All I Want for Christmas is Clean Air

In China, over 1.3 billion people have high health risks associated with exposure to ambient fine particulate matter (PM2.5). The data says that the air quality in major cities in China exceeds the World Health Organization (WHO) Air Quality Guidelines (AQG). However, it is hard for people in the U.S. to experience that. 

About the PM2.5, I experience it myself. This is a real story:

In 2015, during the fall break, I went back to my hometown, a city near Beijing. Unfortunately, I experienced the days with severe PM2.5 pollution. I could hardly see the building next to me. I need to hold my breath and reduce the outdoor time. Even worse, my flight back to Guangzhou was canceled.

We want to tell the story because we want people who have never been in a city with severe PM 2.5 air pollution to be able to imagine what it is like to breathe in such an environment. In order to show that, we choose 3 cities: Beijing, Shanghai and Chengdu to form our story and create snow globes for each city. Each snow globe is filled with a certain amount of glitter to represent the 2017 average PM 2.5 amounts in each city normalized to the area of each city. This visualization would be an interactive experience. First, from the information box, the audience could know answer the question themselves. Then, we let the audience guess and rank the cities 1 to 4 from most to least polluted. Finally, the audience could shake the snow globes to see what the air pollution looks like visually and the answer is revealed as they pick up the globes.

The goal of this visualization is to quantify air pollution measured in PM 2.5 and to educate people about what PM2.5 really is. Many people are aware that air pollution is bad, but they are not familiar with the concept of PM 2.5. The particles in the air do not make it harder to breathe, but instead, breathing in a lot of these particles into the body can result in serious health effects.

We chose the presentation in the form of snow globes because it is an item that most people are familiar with and the reveal when the globes are shaken provide a nice surprise element. The black glitter was chosen to represent PM 2.5 because the metaphor of black particles as hazardous to health gives off a warning sign.

We would like this visualization to be an exhibit in a museum where people can interact with the snow globes. The snow globes are relatively small and the skyline is not easy to see clearly, so ideally we would have live video cameras that project onto a large screen, so when people pick up and shake the snow globes, they can see an enlarged version of the snow globes on a big screen and can clearly see what the skylines look like covered in the black glitter. Furthermore, if we could gather more data, we can make globes for more cities in China or even cities around the world.

What is PM2.5?

By Haley Meisenholder, Jay Dev, Yihang Sui, Kunyi Li

Beijing needs to breathe!

The data say that Beijing’s pollution has been getting a lot better over the past few years, but is still a lot higher than their target of 30 microgram per meter cube. We want to tell this story because it tells a story that’s not the common narrative: yes the pollution is bad, but it is getting a lot better.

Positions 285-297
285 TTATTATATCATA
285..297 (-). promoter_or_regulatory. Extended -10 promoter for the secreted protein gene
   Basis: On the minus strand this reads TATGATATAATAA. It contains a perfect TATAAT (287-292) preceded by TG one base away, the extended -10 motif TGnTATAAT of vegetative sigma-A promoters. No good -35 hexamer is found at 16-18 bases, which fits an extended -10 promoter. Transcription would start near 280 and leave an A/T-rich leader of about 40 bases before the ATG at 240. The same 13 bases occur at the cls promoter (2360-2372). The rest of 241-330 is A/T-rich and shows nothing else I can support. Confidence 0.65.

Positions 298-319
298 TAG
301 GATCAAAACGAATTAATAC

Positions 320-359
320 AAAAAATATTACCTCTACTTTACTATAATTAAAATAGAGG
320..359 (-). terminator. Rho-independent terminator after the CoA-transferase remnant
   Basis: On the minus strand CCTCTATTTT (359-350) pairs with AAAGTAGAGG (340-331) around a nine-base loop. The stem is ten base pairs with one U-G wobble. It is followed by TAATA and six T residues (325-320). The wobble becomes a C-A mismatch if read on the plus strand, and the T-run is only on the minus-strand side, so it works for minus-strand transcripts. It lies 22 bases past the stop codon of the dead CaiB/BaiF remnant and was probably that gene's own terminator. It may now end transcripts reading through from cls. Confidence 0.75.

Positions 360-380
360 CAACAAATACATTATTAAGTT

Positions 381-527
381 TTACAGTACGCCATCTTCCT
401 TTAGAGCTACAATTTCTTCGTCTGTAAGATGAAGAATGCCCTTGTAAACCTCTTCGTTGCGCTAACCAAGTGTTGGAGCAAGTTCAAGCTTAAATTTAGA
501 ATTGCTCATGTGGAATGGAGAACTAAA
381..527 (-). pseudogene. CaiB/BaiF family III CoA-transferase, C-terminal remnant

Our audience is Americans interested in China.

There are a few interesting notes about the data: the seasonality is very strong, with highs in Winter. A little research suggests the idea that coal burnt in northern China produce chemicals that are then brought to Beijing by the wind patterns.

We tried looking for the familiar narrative of better pollution levels during the 2008 Olympics, and did find that the levels were much lower than they were for the same time future years.

However, what caught our eye was the dramatic improvement over the past few years, where the worst part of the year is similar to the best of previous years. This is a dramatic reduction in the pollution of the city!

Focusing in on that narrative, we worked to find a sculpture that could convey the discomfort of the pollution, while also leaving the audience with a sense of hope for the future. We settled on using masks that the viewer would wear on the way in – the pollution is still terrible after all, while displaying the yearly pollution levels in stacks of masks.

Margaret, Rikhav, Olivia

Breathing Beijing

How does it feel to breathe in Beijing? We are exploring the US Department of State “Mission China” Air Quality dataset in an effort to recreate the experience of breathing with varying degrees of difficulty.

We are grouping the data into three categories: good air quality, moderate, and low.  With each category, a different breathing experience aims to be simulated using different straws.

We believe this is a powerful physical data experience because it is simple in execution but powerful in action. The simple act of trying to breathe through different straws re-creates the experience of having different levels of breathing difficulty. This directly connects a person in this exhibition with a person living in Beijing that has different breathing difficulties due to the air pollution levels.

In order to differentiate the air pollution levels, we have used colors and the diameter of the straw.

This is the data for 2016:

Green color – Hours where measured air pollution is less than 100: 6720 hours, 76.8% of total hours for the year

Yellow color – Hours where measured air pollution is between 101 and 200: 1418 hours, 16.2% of total hours for the year